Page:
Pinochet response by U.S. faulted Rights groups criticize 'deafening silence' on repression, terrorism

October 31, 1998|By Mark Matthews | Mark Matthews,SUN NATIONAL STAFF

WASHINGTON -- The Clinton administration's noncommittal reaction to the arrest in Britain of Chile's former dictator Augusto Pinochet has baffled and angered human rights activists, who say the White House is passing up a chance to strike a blow against repression and terrorism.

"The silence is deafening, and it's been noticed by the human-rights community all over the world," says Rep. George Miller, a California Democrat.

In the past, the administration has championed war-crimes tribunals to try those accused of mass killings in the Balkans and Rwanda and had explored ways of prosecuting the late Pol Pot for his murderous reign of terror in Cambodia. But it is keeping its distance from efforts to have Great Britain extradite the 82-year-old Pinochet to Spain for trial on charges of human-rights abuses, including the killing and torture of Spanish citizens during his rule in Chile.

"This is a legal matter between Spain, the UK and Chile," James P. Rubin, the State Department spokesman, said this week, repeating the consistent American line since Pinochet was arrested in London on Oct. 17.

The administration says it has cooperated in providing information to Spanish authorities about Pinochet's possible crimes. This includes material from a federal criminal investigation into the 1976 assassination of a former Chilean foreign minister and his American assistant on Embassy Row in Washington.

But it has taken no new steps to declassify any of the thousands of secret documents that experts believe are still in U.S. government files. That material likely includes information from past American intelligence on Chile, where the U.S. actively undermined Pinochet's democratically elected predecessor.

"I think its position is regrettable," said Diane Orentlicher, a professor of international law at American University. "[The administration] ought to be expressing support in a much more clear way for the efforts of the Spanish magistrate -- particularly since the crimes of the Pinochet regime came to our own streets."

Samuel R. Berger, the president's national security adviser, shed new light on the administration's stance yesterday. Answering questions at the National Press Club, he suggested it was largely up to Chileans to decide how to confront their bloody past.

"I think it's for every country itself to determine how, as it emerges from this period, in its own interests it can best reconcile the demands for justice and the need for reconciliation," Berger said.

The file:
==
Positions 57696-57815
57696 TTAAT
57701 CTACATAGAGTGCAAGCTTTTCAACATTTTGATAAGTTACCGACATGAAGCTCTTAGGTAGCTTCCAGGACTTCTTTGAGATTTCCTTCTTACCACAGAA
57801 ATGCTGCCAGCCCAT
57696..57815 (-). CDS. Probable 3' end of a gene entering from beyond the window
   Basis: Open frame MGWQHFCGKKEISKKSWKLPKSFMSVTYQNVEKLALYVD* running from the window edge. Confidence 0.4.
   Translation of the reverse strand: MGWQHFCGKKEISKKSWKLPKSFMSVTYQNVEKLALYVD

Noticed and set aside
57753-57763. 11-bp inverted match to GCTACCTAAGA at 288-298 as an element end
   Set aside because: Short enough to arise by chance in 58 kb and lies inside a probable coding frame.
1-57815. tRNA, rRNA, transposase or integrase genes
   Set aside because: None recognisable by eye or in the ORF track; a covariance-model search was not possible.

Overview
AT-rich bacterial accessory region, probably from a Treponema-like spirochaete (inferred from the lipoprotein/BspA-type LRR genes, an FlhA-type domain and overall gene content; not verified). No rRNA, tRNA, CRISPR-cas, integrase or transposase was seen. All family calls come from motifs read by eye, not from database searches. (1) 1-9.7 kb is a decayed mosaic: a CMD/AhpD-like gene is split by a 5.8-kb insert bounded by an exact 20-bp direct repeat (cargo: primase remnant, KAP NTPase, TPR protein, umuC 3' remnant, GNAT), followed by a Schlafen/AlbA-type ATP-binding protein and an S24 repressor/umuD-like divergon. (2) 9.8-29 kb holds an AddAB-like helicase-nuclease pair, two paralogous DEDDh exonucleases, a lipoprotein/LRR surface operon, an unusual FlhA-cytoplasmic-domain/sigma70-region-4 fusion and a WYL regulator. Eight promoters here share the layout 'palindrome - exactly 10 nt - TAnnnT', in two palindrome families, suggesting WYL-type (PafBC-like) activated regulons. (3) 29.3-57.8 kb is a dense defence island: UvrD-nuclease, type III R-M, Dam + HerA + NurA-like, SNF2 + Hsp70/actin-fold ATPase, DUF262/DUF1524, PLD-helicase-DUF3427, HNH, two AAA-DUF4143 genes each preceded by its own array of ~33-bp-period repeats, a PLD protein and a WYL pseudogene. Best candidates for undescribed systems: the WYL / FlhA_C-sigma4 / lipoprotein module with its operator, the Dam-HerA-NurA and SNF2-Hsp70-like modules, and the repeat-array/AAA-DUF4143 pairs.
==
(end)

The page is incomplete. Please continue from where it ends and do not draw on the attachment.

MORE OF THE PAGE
But analysts say the bland American reaction also stems from a combination of worry over Chilean stability and economic considerations. Eight years after Pinochet yielded power in an agreement that granted him lifetime amnesty, Chilean democracy is still fragile. Pinochet himself still enjoys support from a middle class that prospered under the economic reforms he enacted.

The United States counts Chile as a major trading partner and as the next nation that will join a free trade pact with the United States, Canada and Mexico. U.S. warplane manufacturers Boeing and Lockheed-Martin have courted Chile as a potential customer.

"No one doubts it has performed better than any other country in Latin America economically," said Peter Hakim, president of Inter-American Dialogue, a Washington think tank. "And it's one of the two or three best-functioning democracies" in the region.

In a letter to President Clinton last week, Miller and 35 other House members demanded that the administration cooperate with Spanish investigators and, in particular, declassify documents that could bolster their case.

Pinochet may never fall into the hands of the Spaniards seeking to try him. A high court in London declared this week that present and former heads of state enjoyed immunity in the United Kingdom. The British House of Lords will hear an appeal of the case next week.

But the Spanish inquiry is expected to continue nonetheless. It received a boost yesterday when 11 high court judges in Spain rejected an internal Spanish attempt to halt the investigation.

In the pantheon of Latin American strongmen, few have stirred ideological passions in Washington as much as Pinochet, who rose to power in a coup that toppled Salvador Allende Gossens, a Marxist. The Nixon administration initially tried to prevent Allende from assuming office in 1970. Failing that, it worked to undermine his regime economically until Allende was overthrown.

But Pinochet quickly became a symbol of brutal Latin repression and a target of President Jimmy Carter's human rights campaign.

"In many ways, Pinochet launched the concept of 'disappearances' in Latin America that was replicated by the Argentine junta," said Kenneth Roth, executive director of Human Rights Watch, referring to the practice of causing political dissidents to vanish without trace.

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